zirconium (Zr)


Zirconium (Zr) is a silvery-white, metallic element in group IVB of the periodic table. It is also a transition element. Zirconium was discovered in 1789 by Martin Klaproth in Berlin; its name comes from the Arabic zargun meaning "gold color."

Zirconium occurs naturally as zircon (ZrSiO4), baddeleyite (ZrO2), and some 30 other mineral species. Naturally occurring zirconium contains five isotope (the commonest being 90Zr, 51.46%); fifteen other isotopes are known to exist. Zirconium is extracted by reducing zirconium (IV) chloride with magnesium (the Kroll process).


It is chemically similar to titanium, and is corrosion-resistant at ordinary temperatures, owing to an inert oxide layer, but reactive at high temperatures.


Zirconium is used in photographic flash bulbs, to clad uranium fuel elements in nuclear reactors, and to make surgical implants, including tooth implants. The refractory oxide is used for ceramics, and other zirconium compounds are used in phramaceuticals and as mordants in dyeing.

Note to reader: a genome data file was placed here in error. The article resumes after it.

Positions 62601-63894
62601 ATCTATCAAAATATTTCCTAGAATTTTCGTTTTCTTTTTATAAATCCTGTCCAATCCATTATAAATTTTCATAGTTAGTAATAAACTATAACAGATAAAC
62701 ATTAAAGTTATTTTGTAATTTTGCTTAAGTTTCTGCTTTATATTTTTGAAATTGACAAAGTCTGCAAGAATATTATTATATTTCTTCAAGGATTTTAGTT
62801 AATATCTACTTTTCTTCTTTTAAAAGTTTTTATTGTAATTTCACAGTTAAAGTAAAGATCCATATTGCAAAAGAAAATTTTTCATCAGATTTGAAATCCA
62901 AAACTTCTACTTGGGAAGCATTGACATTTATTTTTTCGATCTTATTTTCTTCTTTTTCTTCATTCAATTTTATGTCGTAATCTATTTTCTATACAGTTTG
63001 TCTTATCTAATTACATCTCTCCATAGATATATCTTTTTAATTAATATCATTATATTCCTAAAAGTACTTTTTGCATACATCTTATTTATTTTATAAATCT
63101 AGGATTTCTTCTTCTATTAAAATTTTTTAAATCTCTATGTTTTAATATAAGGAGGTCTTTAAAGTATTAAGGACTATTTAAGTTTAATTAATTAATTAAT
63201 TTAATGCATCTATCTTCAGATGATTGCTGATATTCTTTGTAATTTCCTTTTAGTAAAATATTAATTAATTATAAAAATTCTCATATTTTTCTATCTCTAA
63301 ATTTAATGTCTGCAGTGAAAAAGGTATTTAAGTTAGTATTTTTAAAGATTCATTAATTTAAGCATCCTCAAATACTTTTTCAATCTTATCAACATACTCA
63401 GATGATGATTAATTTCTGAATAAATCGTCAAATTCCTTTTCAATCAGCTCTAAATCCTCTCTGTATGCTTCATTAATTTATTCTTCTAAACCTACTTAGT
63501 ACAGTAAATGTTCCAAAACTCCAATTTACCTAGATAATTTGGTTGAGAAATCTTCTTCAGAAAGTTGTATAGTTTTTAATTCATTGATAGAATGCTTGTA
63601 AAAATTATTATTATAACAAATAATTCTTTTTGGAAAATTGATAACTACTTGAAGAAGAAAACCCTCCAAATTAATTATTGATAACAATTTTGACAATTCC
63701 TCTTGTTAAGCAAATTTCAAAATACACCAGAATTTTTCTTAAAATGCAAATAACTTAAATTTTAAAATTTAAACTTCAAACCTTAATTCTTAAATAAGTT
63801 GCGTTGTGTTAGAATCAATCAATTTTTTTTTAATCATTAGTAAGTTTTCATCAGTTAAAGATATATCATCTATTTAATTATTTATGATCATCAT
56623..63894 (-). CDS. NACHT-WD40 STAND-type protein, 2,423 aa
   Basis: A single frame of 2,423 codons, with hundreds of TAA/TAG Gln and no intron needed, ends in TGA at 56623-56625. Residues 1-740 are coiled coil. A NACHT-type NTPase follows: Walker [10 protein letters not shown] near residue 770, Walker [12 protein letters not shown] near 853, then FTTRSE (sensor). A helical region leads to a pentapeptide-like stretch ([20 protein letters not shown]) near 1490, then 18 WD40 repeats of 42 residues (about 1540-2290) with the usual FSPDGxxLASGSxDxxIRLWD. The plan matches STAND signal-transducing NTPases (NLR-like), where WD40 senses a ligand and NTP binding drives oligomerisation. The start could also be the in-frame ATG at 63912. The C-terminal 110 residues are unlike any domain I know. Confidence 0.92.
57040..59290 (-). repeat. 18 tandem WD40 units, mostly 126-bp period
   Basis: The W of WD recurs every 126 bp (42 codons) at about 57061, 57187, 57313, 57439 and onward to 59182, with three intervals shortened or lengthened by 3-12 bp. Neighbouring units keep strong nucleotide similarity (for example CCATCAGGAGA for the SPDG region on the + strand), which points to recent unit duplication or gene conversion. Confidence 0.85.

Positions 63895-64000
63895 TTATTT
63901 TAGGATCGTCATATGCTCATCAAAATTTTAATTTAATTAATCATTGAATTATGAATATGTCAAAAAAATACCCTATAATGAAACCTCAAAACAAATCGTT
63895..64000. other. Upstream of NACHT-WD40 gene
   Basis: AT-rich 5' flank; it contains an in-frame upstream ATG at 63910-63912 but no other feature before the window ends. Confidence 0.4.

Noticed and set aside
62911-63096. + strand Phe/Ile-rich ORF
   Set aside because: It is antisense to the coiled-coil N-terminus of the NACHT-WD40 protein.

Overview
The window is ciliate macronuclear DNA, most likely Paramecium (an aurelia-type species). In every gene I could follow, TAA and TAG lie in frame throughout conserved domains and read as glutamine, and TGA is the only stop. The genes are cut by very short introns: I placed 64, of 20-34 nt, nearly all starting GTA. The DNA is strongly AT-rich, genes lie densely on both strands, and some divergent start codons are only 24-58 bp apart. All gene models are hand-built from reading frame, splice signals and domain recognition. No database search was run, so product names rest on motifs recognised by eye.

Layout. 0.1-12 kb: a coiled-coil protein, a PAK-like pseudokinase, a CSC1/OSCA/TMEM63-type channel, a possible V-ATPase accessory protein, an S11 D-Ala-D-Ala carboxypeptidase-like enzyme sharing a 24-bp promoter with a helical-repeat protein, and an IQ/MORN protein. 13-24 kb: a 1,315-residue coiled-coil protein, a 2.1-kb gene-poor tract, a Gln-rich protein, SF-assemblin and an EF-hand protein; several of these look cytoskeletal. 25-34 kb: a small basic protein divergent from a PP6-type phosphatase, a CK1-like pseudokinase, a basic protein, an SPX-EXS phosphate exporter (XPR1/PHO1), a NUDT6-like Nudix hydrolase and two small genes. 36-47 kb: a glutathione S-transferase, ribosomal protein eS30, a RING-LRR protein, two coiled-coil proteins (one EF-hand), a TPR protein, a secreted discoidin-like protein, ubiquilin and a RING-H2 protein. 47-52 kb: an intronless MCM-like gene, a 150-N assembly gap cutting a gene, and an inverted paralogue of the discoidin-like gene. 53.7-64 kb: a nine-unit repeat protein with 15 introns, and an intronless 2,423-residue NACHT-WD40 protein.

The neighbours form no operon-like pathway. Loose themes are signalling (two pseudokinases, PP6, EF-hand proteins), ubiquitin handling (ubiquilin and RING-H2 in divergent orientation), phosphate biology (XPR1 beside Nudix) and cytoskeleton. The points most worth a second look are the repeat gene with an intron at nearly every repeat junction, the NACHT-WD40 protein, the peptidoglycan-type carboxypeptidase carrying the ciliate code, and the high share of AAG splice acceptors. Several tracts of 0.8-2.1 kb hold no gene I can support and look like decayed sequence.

atomic number 40
relative atomic mass 91.2
atomic radius 160 pm
electron configuration [Kr]5s24d2
relative density 6.49 (at 20°C)
melting point 1,852°C (3,366°F)
boiling point 4,377°C (7,911°F)


Extraterrestrial sources

Zirconium is found in abundance in S stars, and has been identified in the Sun and meteorites. Analysis of lunar rock samples obtained during the various Apollo missions to the Moon show a surprisingly high zirconium oxide content, compared with terrestrial rocks.